Leaving the past behind can be challenging for survivors of childhood trauma. People who experienced childhood trauma, abuse, or neglect are more likely to have mental health issues as adults. If you want to achieve better mental health, you need to understand the signs, symptoms, and risk factors that lead to PTSD from childhood trauma. Things that happened in the past can have long-lasting consequences. With awareness and treatment, you can heal and move forward with your life.
What is Childhood Trauma and PTSD?
Post-Traumatic Stress Disorder is a mental health condition that some people develop after experiencing trauma. Trauma can be experiencing a death, near-death experience, or an extreme ongoing stressor. The trauma can happen to you, or you can witness it. Symptoms may include flashbacks, nightmares, and anxiety. PTSD symptoms are so extreme that people can’t function in their daily lives.
You may have experienced sexual or physical abuse, emotional or verbal abuse, or neglect during childhood. All of these are traumatic experiences. Children who grow up without comfort, food, or a safe living environment also are experiencing trauma. Witnessing violent crimes or disasters such as floods, school shootings, car crashes, suicides, war, or fires, may also cause PTSD. Children can’t emotionally process the traumatic event. So, they may develop responses that continue into adulthood when the traumatic trigger is long gone.
How Common is PTSD in Childhood?
From 14% to 43% of children experience at least one traumatic event during childhood. Of those children, anywhere from 1% to 15% develop PTSD. When a child goes through multiple traumas, the risk of health, social, and emotional issues increases. Childhood trauma impacts people of all races, socioeconomic levels, and educational backgrounds. And it has long-lasting effects.
Risk Factors of PTSD from Childhood Trauma
While many people experience trauma when they are young, not everyone develops PTSD. Trauma or abuse that is repetitive and prolonged or involves harm or abandonment by caregivers increases the risk of PTSD. People who experience traumatic events during critical periods of brain development, such as early childhood or adolescence, are also more likely to have PTSD.
Adverse Childhood Experiences describe the types of traumatic happenings children may experience. The more ACEs a child experiences, the more likely they are to develop a mental health disorder. But even one traumatic experience can result in PTSD or another mental health disorder.
Possible PTSD risk factors include:
- Proximity to the traumatic event
- Severity of trauma
- Duration of traumatic experience
- Repetition of trauma
- Traumatic experience during developmental milestones
- High ACEs score
Signs of PTSD from Childhood Trauma
How do you know if you have PTSD from childhood trauma? Many signs suggest someone has PTSD. People who went through trauma or abuse as children can become emotionally numb and not even realize they have PTSD.
The symptoms of PTSD can be physical or psychological. Some people develop problematic coping strategies.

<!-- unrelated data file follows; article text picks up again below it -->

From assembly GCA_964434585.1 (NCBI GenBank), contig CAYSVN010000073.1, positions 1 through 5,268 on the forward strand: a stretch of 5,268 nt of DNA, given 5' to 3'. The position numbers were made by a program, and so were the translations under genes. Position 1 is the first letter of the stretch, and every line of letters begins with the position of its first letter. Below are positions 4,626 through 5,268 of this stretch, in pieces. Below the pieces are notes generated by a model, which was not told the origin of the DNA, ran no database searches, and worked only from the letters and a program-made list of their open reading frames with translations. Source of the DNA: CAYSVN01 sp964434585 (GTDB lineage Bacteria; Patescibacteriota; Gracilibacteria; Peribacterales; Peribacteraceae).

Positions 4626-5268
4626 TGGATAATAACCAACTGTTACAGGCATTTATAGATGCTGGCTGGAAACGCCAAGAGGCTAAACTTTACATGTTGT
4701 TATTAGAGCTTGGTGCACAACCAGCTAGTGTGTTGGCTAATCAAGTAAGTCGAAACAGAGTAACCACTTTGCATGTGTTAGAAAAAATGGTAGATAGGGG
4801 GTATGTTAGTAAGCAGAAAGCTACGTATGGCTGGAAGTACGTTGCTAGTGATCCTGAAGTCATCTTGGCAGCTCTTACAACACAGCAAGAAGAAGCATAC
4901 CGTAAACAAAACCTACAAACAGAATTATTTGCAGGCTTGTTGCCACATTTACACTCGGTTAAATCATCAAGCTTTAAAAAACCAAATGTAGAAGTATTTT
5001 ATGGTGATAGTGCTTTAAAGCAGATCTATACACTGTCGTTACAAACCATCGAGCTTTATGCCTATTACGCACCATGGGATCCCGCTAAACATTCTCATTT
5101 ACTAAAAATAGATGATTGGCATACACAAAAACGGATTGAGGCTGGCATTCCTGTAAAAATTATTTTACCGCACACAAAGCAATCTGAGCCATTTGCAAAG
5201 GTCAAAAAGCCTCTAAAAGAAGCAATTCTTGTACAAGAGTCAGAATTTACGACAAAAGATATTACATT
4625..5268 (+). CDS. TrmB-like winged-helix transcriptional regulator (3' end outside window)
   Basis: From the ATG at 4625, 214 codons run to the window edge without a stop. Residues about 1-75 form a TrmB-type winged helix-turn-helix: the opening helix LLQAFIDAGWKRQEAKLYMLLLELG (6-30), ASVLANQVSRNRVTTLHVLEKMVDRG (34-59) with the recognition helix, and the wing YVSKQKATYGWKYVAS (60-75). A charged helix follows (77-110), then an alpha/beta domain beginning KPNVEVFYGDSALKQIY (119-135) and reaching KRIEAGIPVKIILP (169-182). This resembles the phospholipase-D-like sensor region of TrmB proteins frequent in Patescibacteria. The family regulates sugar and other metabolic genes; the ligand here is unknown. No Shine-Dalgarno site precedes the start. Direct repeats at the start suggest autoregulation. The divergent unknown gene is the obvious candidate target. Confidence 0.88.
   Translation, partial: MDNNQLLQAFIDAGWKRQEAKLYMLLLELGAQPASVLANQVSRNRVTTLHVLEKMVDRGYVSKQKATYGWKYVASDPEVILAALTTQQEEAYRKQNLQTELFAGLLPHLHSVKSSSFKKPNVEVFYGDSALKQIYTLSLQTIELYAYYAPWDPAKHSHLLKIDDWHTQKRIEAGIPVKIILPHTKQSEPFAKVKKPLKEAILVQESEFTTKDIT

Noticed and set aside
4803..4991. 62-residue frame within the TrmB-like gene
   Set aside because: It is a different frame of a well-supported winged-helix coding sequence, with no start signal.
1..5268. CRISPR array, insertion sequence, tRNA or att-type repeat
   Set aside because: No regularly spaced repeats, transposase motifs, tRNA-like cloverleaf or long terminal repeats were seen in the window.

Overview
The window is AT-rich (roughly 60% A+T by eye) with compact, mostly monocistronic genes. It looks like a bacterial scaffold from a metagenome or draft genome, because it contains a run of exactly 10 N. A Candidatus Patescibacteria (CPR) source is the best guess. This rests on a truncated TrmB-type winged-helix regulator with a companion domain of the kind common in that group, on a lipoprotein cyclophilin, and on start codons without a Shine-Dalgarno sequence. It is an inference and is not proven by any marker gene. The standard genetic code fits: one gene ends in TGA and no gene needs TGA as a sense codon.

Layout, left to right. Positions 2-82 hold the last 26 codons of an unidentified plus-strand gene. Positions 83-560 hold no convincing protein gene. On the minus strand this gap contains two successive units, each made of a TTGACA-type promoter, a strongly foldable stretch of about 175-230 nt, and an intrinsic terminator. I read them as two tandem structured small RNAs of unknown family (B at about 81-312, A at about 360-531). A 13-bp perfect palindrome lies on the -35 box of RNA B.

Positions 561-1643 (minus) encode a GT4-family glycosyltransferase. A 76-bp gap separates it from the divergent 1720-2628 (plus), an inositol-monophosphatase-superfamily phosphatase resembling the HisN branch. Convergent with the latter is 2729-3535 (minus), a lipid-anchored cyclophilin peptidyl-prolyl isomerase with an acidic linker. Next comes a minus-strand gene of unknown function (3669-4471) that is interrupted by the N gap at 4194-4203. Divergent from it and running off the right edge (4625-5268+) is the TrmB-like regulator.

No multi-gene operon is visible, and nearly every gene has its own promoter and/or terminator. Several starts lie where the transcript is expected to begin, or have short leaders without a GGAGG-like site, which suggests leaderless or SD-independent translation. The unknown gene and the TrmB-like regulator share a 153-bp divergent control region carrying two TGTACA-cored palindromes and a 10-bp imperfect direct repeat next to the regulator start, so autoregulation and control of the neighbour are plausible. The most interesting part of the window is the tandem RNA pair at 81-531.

People who have PTSD from childhood trauma may experience any of the following:
- Flashbacks, intrusive memories, or nightmares about childhood trauma
- Tendency to avoid thoughts, memories, or triggers related to childhood trauma
- Difficulty controlling emotions, irritability, suicidal thoughts, or self-harm
- Trouble remembering things that happened during childhood
- Physical problems such as irritable bowel syndrome, chronic fatigue, chronic pain, or fibromyalgia
- Feelings of being threatened and high-stress responses
- Sensations of disconnection from their thoughts, feelings, memories, or sense of identity
- Problems sustaining relationships or feeling close to people
- Use of drugs, alcohol, sex, or any other excessive activity to cope with negative emotions
Treatment for PTSD from Childhood Trauma
Mental health professionals can identify and treat PTSD from childhood. There are various treatments for this type of PTSD.
Treatments for PTSD related to childhood trauma include:
- Eye Movement Desensitization and Reprocessing Therapy. EMDR involves recalling the traumatic event while making rhythmic eye movements to help the brain process the traumatic experiences. It reduces distressing symptoms associated with the traumatic event.
- Cognitive Behavioral Therapy. CBT is a type of talk therapy that helps patients become aware of harmful or inaccurate thinking. It changes the way people process and perceives traumatic events. Through structured sessions, people learn to respond to situations more positively.
- Medication. Certain medications can improve chemical imbalances within the brain that contribute to PTSD symptoms.
ILC Can Help You Identify and Cope with PTSD from Childhood
The past can have long-lasting consequences. Childhood events and experiences can – and do – lead to serious mental health concerns in adulthood. PTSD is a normal reaction to a traumatic event, but you don’t have to suffer. If you think you may be experiencing PTSD from childhood trauma, now is the time to seek help. Integrative Life Center offers programs that can help you heal from childhood trauma. Leave the past behind you. Contact us today.